greatly decreased in the 1970s with the gradual disappearance of forests, but kaingin still remained to be the
primary form of farming since the interior mountain are rugged and they have not found the appropriate
technology to harness water.

1. 3. 5.
2. 4. 6.

1 The Filipinos in central Philippines are generally and collectively called Visayans or Bisayans. 2 Hence, the
people in Panay, Guimaras and Negros Occidental are referred to as "Visayans" or "Bisayans". 3 Aside from the
general names given to the people of the Visayan region, there are mountain people who lived in the interior
mountains of Panay and Negros. 4 In Panay, they were generally referred to as Bukidnon (literally, "from the
mountains") or Sulod (literally, "inside" or "interior"). 5 Farming and fishing are the main sources of livelihood
in the region until the 1960s. 6 Farmers within the interior mountains of Central Panay employed the kaingin
system (slash-and-burn). 7 A bolo and a wooden dibble were all they use for cutting trees and for boring holes
to drop rice or corn seeds and legumes into. 8 Most houses have bangkaw (spear) as hunting tool. 9 Hunting
greatly decreased in the 1970s with the gradual disappearance of forests, but kaingin still remained to be the
primary form of farming since the interior mountain are rugged and they have not found the appropriate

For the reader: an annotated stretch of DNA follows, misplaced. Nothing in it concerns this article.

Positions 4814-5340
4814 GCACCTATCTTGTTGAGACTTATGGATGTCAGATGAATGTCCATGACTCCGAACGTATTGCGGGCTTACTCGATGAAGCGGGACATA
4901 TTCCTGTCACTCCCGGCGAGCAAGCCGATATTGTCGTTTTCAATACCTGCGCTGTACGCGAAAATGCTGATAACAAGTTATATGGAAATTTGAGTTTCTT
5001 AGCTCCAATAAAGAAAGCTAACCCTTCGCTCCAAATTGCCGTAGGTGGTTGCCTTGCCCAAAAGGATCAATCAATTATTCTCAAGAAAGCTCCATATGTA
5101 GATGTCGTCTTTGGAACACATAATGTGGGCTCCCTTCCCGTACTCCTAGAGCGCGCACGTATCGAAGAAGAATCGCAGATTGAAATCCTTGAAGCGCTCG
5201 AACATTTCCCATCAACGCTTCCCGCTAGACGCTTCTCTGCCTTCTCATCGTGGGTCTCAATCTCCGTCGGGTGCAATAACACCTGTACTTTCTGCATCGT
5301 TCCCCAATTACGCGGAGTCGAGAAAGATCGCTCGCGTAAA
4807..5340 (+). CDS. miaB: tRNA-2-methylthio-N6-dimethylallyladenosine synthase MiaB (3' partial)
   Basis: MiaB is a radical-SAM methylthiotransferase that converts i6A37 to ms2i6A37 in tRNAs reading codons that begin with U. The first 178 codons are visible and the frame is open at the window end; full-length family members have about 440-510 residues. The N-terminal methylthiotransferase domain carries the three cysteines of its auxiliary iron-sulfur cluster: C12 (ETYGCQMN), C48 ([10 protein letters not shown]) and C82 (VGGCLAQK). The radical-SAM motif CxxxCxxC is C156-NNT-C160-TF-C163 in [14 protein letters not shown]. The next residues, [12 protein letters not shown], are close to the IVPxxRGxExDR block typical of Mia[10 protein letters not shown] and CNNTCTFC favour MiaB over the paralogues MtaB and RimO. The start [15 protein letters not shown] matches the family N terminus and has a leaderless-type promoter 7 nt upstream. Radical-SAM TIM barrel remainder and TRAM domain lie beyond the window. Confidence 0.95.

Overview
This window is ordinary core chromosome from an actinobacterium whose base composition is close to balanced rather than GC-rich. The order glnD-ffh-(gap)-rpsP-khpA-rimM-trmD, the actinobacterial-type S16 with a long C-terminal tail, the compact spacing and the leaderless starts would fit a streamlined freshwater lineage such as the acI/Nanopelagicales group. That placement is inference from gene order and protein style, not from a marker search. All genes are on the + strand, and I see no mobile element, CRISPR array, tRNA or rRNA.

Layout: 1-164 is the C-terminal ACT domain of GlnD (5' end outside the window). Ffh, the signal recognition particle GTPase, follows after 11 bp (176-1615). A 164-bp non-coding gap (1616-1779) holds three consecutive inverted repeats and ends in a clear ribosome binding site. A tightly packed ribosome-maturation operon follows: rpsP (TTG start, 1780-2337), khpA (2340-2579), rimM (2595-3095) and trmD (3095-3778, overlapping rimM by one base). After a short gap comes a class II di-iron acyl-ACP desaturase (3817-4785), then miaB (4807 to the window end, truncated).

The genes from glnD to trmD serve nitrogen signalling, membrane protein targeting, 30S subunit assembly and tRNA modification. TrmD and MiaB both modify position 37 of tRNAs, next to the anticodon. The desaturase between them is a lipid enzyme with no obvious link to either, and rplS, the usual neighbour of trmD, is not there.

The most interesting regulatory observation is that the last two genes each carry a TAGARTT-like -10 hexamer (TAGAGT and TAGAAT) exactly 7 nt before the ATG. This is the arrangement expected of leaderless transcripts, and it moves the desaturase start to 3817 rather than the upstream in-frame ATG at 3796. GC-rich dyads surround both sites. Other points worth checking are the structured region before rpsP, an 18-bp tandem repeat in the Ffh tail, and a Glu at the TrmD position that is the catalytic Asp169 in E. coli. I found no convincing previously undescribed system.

technology to harness water.

1. 3. 5.
2. 4. 6.

1 The Filipinos in central Philippines are generally and collectively called Visayans or Bisayans. 2 Hence, the
people in Panay, Guimaras and Negros Occidental are referred to as "Visayans" or "Bisayans". 3 Aside from the
general names given to the people of the Visayan region, there are mountain people who lived in the interior
mountains of Panay and Negros. 4 In Panay, they were generally referred to as Bukidnon (literally, "from the
mountains") or Sulod (literally, "inside" or "interior"). 5 Farming and fishing are the main sources of livelihood
in the region until the 1960s. 6 Farmers within the interior mountains of Central Panay employed the kaingin
system (slash-and-burn). 7 A bolo and a wooden dibble were all they use for cutting trees and for boring holes
to drop rice or corn seeds and legumes into. 8 Most houses have bangkaw (spear) as hunting tool. 9 Hunting
greatly decreased in the 1970s with the gradual disappearance of forests, but kaingin still remained to be the
primary form of farming since the interior mountain are rugged and they have not found the appropriate
technology to harness water.

1. 3. 5.
2. 4. 6.
ILOILO CITY – 1 An award-winning epic-chanter who belonged to an indigenous group on Panay Island has
raised concerns over the depiction of its cultural beliefs and practices on GMA 7‘s new series, Amaya. 2
Federico Caballero, 73, an elder of the Panay-Bukidnon community, said that, while the show may be fictional,
the portrayal of its people‘s practices, terms and beliefs are inaccurate. 3 Some of the things depicted do not
reflect our culture, Caballero tells the Philippine Daily Inquirer. 4 About the Kapuso series, Caballero objected
to the characterization of a supposed binukot (well-kept maiden) Amaya, played by actress Marian Rivera. 5 In